And, to avoid over-processing, roughly chop the basil leaves with a knife, and add them to the olive oil.
Pulse the basil leaves in the food processor. Stop to push down the leaves with a spatula a couple of times. And keep going until you have a coarse, emerald-green basil paste. It should take a minute or so.
Step 3: Mix the basil pesto
Transfer the basil paste to a bowl, stir through the remaining olive oil and add the salty garlic and pine nut paste.
Mix in the lemon juice and nutritional yeast (if using).
Taste and adjust the salt and acidity. Keep in mind that the flavours develop as the mixture sits.
Transfer the pesto to an airtight container or glass jar and cover it with a thin layer of olive oil. You can store pesto in the fridge for three to four days.
How to freeze pesto with fresh basil
You can place pesto in a freezer-proof airtight container and freeze it for up to three months.
But, I prefer to freeze the pesto in ice cube trays. It also works great for small amounts of leftover pesto.
Transfer the pesto to an ice cube tray and freeze it until solid. Then transfer the pesto cubes to a freezer bag (reusable silicone or Ziploc bag). Squeeze as much air as possible from the freezer bag.
Defrost your pesto cubes as needed.
When I make a large batch of basil pesto for freezing, I leave the lemon juice and the nutritional yeast. Then, when I defrost the pesto, I add fresh lemon juice, more olive oil and nutritional yeast to taste.
Pesto is a versatile condiment. It’s a great sauce to make in the summer months when fresh basil is available in abundance.
Serve basil pesto as pasta sauce:
Add your green pesto to a large bowl and toss it with cooked, drained pasta for a vegan pesto pasta dinner. Thin with pasta cooking water if needed, drizzle with olive oil and garnish with fresh basil leaves.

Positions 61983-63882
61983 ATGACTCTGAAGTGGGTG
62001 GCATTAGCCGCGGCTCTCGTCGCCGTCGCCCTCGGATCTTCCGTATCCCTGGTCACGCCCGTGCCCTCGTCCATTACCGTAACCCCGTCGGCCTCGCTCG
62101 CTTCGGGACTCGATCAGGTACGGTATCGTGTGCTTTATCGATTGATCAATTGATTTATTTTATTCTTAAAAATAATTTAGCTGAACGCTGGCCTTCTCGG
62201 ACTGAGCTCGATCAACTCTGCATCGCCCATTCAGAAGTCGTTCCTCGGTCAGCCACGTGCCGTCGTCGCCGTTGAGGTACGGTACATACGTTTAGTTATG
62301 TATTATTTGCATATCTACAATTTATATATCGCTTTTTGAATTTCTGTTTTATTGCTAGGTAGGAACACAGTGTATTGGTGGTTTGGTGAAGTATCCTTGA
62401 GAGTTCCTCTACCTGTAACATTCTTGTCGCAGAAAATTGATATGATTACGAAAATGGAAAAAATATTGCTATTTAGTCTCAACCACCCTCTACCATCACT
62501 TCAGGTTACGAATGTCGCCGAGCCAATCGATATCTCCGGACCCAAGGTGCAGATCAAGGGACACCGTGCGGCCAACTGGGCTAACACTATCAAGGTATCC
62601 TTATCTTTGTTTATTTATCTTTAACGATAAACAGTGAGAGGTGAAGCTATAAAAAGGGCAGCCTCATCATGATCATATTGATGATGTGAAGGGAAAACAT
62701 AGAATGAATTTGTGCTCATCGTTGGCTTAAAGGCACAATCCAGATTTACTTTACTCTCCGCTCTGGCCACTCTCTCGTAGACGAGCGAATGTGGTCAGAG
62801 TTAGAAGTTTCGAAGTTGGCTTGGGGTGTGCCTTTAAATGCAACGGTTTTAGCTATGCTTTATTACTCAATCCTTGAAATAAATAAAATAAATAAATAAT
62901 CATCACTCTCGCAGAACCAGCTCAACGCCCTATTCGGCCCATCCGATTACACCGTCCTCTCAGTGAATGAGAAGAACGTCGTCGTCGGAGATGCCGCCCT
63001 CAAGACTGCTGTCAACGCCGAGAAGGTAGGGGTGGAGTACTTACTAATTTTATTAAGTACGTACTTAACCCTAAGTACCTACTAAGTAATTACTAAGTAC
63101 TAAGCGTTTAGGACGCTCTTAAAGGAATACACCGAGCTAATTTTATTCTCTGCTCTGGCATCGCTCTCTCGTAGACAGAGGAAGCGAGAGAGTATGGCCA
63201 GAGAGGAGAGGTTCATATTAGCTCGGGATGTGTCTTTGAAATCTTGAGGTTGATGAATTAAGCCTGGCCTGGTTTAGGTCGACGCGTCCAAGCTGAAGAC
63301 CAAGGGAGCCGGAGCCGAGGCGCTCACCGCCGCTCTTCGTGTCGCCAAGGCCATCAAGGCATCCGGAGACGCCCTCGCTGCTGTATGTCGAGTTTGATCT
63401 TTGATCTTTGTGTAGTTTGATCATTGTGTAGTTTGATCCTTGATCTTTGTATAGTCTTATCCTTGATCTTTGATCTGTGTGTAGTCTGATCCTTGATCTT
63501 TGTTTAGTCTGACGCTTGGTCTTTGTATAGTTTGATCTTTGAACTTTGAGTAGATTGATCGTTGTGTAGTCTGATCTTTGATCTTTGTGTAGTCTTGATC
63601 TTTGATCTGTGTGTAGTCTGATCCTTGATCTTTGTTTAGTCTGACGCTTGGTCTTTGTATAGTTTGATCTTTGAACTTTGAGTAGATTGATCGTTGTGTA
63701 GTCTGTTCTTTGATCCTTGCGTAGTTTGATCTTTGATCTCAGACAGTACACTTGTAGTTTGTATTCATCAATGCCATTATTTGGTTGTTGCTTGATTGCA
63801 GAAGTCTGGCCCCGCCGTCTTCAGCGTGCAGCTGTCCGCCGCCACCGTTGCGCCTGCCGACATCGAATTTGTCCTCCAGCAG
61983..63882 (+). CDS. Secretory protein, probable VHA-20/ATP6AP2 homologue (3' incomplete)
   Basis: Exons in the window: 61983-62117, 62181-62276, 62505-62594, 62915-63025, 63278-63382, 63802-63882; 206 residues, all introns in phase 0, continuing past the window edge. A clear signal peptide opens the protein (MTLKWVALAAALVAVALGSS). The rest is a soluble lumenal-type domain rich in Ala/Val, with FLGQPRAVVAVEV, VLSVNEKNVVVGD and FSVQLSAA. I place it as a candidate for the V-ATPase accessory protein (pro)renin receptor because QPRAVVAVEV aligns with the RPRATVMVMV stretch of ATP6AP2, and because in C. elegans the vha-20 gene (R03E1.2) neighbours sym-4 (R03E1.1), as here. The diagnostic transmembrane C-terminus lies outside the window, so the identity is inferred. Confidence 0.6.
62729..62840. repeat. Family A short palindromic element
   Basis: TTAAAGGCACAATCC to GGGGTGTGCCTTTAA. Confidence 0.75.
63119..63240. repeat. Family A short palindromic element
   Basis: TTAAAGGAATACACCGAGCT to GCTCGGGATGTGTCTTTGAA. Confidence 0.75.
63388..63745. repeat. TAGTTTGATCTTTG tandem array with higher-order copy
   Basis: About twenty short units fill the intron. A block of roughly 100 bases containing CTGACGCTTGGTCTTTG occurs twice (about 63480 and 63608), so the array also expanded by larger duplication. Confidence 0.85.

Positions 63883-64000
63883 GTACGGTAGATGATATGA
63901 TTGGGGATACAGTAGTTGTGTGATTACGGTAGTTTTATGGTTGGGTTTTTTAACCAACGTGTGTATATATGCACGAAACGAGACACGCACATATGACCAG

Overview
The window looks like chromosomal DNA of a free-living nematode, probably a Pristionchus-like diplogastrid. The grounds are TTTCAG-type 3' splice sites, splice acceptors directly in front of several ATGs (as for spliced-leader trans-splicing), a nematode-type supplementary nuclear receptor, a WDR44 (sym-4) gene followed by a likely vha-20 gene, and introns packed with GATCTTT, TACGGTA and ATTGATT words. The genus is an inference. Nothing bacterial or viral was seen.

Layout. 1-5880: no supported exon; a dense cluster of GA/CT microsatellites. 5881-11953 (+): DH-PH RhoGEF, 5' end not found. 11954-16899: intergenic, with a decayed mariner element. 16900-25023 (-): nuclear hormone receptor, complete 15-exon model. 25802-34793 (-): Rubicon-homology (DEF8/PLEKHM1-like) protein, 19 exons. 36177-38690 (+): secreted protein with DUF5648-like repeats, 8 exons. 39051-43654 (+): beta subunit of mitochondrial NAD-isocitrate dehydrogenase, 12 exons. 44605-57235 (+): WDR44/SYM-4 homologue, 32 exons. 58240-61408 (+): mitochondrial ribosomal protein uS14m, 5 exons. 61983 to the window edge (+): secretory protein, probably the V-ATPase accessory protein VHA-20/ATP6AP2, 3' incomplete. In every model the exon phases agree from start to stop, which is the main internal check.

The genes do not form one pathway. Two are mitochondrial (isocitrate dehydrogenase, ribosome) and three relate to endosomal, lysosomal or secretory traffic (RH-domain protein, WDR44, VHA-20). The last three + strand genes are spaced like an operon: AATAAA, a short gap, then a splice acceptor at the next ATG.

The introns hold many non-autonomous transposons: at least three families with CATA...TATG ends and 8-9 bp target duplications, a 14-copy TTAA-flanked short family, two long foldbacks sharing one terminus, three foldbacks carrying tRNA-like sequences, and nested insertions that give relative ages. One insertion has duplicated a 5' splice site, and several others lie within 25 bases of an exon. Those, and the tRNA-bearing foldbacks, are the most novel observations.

Don’t heat pesto sauce, or the colour will dull.
Use as a salad dressing:
Pesto is a delicious salad dressing. Mix it with olive oil and lemon juice to taste and drizzle over chopped salads.
Or mix pesto with sliced heirloom tomatoes for a quick-and-easy tomato pesto salad.
Basil pesto is also delicious in potato salad. Skip the chopped herbs and add a quarter cup of fresh pesto to this vegan herbed potato salad.
Add it to toast:
Drizzle pesto over your avo toast. Or serve your pesto with focaccia or soft, crusty white bread to scoop up the green sauce.
For pesto pizza, drizzle homemade pesto over cooked pizza. Don’t heat the pesto.
- 1 garlic clove, roughly chopped
- ½ teaspoon salt, more to taste
- ½ cup pine nuts, lightly toasted*
- ½ cup extra virgin olive oil, more to top
- 2 packed cups fresh basil leaves, roughly chopped
- 1 tablespoon lemon juice
- 1 tablespoon nutritional yeast (optional)
- Place the roughly chopped garlic clove in a mortar with half a teaspoon of salt. Grind the garlic into a paste. Then add the toasted pine nuts and bash into a creamy paste.
- Pour half the olive oil into the blender or food processor bowl. Then add the chopped basil leaves and pulse, stopping to push down the leaves with a spatula a couple of times until you have a fragrant, emerald-green basil paste.
- Transfer the basil paste to a bowl with the remaining olive oil, and add the salty garlic and pine nut paste. Mix in the lemon juice and nutritional yeast (if using).
- Taste and adjust the salt and acidity. Keep in mind that the flavours develop as the mixture sits.
- Toast raw pine nuts in a hot, dry pan for a few seconds – taking care not to burn them. Or use pine nuts raw.
- If you’re not in the mood to bash the garlic and nuts separately with a mortar and pestle, you can add them to the food processor before you add the fresh basil.
- When I plan to freeze basil, I don’t add lemon juice or nutritional yeast. I add it when I defrost the basil pesto to revive it a bit.
- See ingredients and substitutes and how to make vegan pesto for more details.